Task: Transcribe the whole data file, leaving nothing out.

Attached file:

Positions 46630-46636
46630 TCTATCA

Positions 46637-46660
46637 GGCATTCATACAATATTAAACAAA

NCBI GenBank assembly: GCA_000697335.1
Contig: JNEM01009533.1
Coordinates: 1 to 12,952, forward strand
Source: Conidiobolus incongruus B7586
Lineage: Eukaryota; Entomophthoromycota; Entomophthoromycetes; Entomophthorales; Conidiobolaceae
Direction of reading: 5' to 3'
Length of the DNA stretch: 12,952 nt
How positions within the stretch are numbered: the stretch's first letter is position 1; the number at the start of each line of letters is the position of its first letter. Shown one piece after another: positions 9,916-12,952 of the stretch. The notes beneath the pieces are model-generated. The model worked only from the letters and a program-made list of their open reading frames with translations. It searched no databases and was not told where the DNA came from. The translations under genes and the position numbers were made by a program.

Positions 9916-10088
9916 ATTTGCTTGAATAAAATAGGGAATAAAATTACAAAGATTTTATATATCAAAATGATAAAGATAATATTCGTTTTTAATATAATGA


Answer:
Positions 46630-46636
46630 TCTATCA

Positions 46637-46660
46637 GGCATTCATACAATATTAAACAAA

NCBI GenBank assembly: GCA_000697335.1
Contig: JNEM01009533.1
Coordinates: 1 to 12,952, forward strand
Source: Conidiobolus incongruus B7586
Lineage: Eukaryota; Entomophthoromycota; Entomophthoromycetes; Entomophthorales; Conidiobolaceae
Direction of reading: 5' to 3'
Length of the DNA stretch: 12,952 nt
How positions within the stretch are numbered: the stretch's first letter is position 1; the number at the start of each line of letters is the position of its first letter. Shown one piece after another: positions 9,916-12,952 of the stretch. The notes beneath the pieces are model-generated. The model worked only from the letters and a program-made list of their open reading frames with translations. It searched no databases and was not told where the DNA came from. The translations under genes and the position numbers were made by a program.

Positions 9916-10088
9916 ATTTGCTTGAATAAAATAGGGAATAAAATTACAAAGATTTTATATATCAAAATGATAAAGATAATATTCGTTTTTAATATAATGA